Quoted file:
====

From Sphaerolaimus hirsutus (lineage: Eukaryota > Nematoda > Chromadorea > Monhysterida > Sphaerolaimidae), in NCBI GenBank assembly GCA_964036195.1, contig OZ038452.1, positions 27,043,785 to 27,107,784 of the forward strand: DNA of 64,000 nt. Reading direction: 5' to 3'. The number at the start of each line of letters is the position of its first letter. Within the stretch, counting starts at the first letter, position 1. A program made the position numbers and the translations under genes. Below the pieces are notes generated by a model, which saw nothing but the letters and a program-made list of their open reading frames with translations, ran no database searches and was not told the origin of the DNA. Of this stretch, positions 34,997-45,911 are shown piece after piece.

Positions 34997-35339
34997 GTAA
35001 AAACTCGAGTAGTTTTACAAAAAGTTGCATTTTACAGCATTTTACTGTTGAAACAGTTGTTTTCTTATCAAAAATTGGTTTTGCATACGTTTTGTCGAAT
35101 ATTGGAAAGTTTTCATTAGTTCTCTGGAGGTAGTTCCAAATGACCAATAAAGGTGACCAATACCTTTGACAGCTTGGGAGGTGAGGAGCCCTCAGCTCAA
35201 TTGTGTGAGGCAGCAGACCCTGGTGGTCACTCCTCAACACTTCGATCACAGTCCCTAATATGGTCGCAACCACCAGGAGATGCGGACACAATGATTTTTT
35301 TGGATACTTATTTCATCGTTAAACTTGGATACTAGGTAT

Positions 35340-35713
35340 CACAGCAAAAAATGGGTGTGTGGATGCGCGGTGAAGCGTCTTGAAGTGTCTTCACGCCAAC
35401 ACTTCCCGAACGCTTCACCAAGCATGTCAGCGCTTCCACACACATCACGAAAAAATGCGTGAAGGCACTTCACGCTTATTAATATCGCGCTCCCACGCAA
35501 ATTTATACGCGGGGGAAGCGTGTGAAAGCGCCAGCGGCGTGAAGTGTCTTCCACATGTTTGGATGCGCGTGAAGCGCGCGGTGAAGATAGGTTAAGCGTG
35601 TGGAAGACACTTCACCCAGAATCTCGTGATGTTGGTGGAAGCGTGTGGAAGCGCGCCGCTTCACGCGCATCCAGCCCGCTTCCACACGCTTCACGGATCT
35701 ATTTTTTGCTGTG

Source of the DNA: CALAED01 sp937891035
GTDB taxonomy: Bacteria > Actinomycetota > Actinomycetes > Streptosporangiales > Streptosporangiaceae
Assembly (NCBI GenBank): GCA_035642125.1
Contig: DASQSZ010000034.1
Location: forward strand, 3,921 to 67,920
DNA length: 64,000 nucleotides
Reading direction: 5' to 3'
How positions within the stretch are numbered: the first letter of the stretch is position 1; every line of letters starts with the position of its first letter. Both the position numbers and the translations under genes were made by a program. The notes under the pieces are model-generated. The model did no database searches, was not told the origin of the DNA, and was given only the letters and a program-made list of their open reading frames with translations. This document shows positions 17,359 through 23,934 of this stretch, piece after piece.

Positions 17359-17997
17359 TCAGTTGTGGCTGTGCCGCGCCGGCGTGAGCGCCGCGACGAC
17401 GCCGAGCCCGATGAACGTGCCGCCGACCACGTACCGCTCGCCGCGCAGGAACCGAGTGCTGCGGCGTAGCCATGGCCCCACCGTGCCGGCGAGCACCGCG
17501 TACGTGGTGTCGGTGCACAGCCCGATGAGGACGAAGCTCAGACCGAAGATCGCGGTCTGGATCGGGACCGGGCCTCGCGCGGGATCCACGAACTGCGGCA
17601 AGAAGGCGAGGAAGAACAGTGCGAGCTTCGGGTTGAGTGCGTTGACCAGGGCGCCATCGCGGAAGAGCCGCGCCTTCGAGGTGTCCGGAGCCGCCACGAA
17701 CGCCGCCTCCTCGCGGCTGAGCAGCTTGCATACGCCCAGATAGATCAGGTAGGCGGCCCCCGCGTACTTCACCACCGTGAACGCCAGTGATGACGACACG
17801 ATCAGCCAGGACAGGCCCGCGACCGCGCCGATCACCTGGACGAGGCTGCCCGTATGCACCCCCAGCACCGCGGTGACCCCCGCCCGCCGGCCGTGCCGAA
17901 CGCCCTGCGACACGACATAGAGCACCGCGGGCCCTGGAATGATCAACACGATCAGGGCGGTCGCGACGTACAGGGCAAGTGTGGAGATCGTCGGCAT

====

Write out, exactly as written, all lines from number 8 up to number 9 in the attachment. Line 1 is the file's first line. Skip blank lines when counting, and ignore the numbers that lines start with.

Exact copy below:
Positions 35340-35713
35340 CACAGCAAAAAATGGGTGTGTGGATGCGCGGTGAAGCGTCTTGAAGTGTCTTCACGCCAAC